Reading Success by 4th Grade
Our Goal: All children will read proficiently by the end of third grade.
Our Mission: To ensure that the entire community is organized and working together to help all children acquire the fundamental reading and language skills necessary for success in school and in life.
Rationale: Until third grade, a child learns to read. After third grade, a child reads to learn. Children who read proficiently by the time they reach third grade are more likely to develop the skills needed to succeed in the knowledge-based workforce of the future, graduate from high school, find jobs with a livable wage and become informed, effective citizens.
- Download Read! Reading Success by 4th Grade (in English)
- Download Read! Reading Success by 4th Grade (in Spanish)
What we know:
Children who master reading in the earliest grades are well prepared to learn in any subject.
From the moment of their birth, young children‘s brains are developing. Science shows early experiences actually build the architecture of the developing brain; much like a house is built from the bottom up. Each sequential step lays the groundwork for the next set of skills.
Families can nurture their children’s development beginning at birth by creating a language-rich home environment where they are talking, singing, reading and telling stories, in English or their native language. The larger a young child’s vocabulary and the more words he/she hears, the more prepared he/she will be for success in school.
The data tells us that about three-fourths of children who are struggling readers by the fourth grade will continue to struggle and are far more likely to drop out of school. Going forward, their prospects for economic success decline significantly.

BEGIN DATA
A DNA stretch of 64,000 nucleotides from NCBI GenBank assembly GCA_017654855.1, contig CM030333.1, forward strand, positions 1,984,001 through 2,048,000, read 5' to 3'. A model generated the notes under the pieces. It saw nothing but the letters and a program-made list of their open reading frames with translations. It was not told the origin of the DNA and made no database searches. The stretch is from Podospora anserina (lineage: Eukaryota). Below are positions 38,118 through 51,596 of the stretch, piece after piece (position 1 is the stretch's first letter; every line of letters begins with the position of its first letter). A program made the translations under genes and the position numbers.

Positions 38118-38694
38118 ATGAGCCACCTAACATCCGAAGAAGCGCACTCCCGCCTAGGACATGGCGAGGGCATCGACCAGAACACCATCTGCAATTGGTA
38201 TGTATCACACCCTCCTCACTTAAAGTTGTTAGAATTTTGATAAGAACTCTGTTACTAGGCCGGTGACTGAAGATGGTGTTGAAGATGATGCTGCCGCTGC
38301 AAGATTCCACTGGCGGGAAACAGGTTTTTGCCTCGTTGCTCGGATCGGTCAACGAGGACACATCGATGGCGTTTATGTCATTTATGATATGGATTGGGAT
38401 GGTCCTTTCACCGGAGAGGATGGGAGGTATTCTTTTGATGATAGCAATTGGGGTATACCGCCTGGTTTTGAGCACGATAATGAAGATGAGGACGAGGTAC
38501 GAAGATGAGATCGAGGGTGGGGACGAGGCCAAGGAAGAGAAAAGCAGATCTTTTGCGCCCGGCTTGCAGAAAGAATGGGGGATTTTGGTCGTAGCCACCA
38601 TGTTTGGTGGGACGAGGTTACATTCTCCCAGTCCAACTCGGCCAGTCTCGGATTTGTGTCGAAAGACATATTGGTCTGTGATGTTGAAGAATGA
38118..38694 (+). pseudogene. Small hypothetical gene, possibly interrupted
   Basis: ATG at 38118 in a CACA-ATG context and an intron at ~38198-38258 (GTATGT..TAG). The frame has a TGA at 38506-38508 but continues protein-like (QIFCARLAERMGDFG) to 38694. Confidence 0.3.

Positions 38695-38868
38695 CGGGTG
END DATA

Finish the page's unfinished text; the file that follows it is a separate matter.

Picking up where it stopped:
An achievement gap is associated with socioeconomic status and parental involvement with reading. Consider these facts:
- A child from a middle-income family typically enters first grade with about 1,000 hours of one-on-one picture book reading time with parents, other relatives or teachers, compared with a child from a low-income family, who averages less than 100 hours.
- First graders from lower-income families have a vocabulary half the size of children from higher-income families.
- By age 3, children in low-income homes will have heard one-third as many words as children in middle and high-income homes (10 million versus 30 million words).
Gaps such as these are difficult to close by the time a child completes third grade, making programs that target children early, from birth to 5, all the more important. Children who enter kindergarten with poor early literacy skills tend to be poor readers in first grade and even into high school. Ten to fifteen percent of children with serious reading problems will drop out of high school, and about half of youth with criminal records or with a history of substance abuse have reading problems.1
Early literacy skills encompass a child's:
- print awareness;
- knowledge of the alphabet;
- awareness of the sounds that letters make and ability to connect sounds with letters;
- written expression; and
- motivation to read and interest in stories.
Early literacy skills do not emerge spontaneously but require time and practice.
We work on multiple intentional strategies with the primary goal of organizing the community to work together and put children on track to read at grade level by third grade, understanding that:
- the best interventions begin before kindergarten;
- parents and caregivers are their children's first and most important teachers;
- and both home and educational environments must support building children's early literacy skills.
Work strategies include communications, convening/educating, advocacy, collaboration with community partners, and grantmaking.
1Discussion Guide: Ensuring Success for Young Children: Early Childhood Literacy, November 2008, Association of Small Foundations, Washington, D.C.